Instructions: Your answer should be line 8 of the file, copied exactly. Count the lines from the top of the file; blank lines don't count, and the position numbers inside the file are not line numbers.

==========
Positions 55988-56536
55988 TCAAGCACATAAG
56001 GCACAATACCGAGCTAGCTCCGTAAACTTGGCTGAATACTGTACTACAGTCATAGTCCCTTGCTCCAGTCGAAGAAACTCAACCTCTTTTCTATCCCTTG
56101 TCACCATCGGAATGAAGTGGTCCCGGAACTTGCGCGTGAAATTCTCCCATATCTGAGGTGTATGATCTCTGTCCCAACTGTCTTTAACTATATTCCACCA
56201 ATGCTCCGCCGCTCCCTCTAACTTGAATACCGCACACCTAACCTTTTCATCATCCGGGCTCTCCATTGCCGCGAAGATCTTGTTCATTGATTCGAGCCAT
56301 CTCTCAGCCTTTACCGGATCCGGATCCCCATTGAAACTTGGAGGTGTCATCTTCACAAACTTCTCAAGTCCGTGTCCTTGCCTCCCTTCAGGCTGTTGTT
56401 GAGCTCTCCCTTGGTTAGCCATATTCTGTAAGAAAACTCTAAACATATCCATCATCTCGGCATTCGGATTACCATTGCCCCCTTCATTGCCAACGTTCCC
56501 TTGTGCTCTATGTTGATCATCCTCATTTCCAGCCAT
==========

56501 TTGTGCTCTATGTTGATCATCCTCATTTCCAGCCAT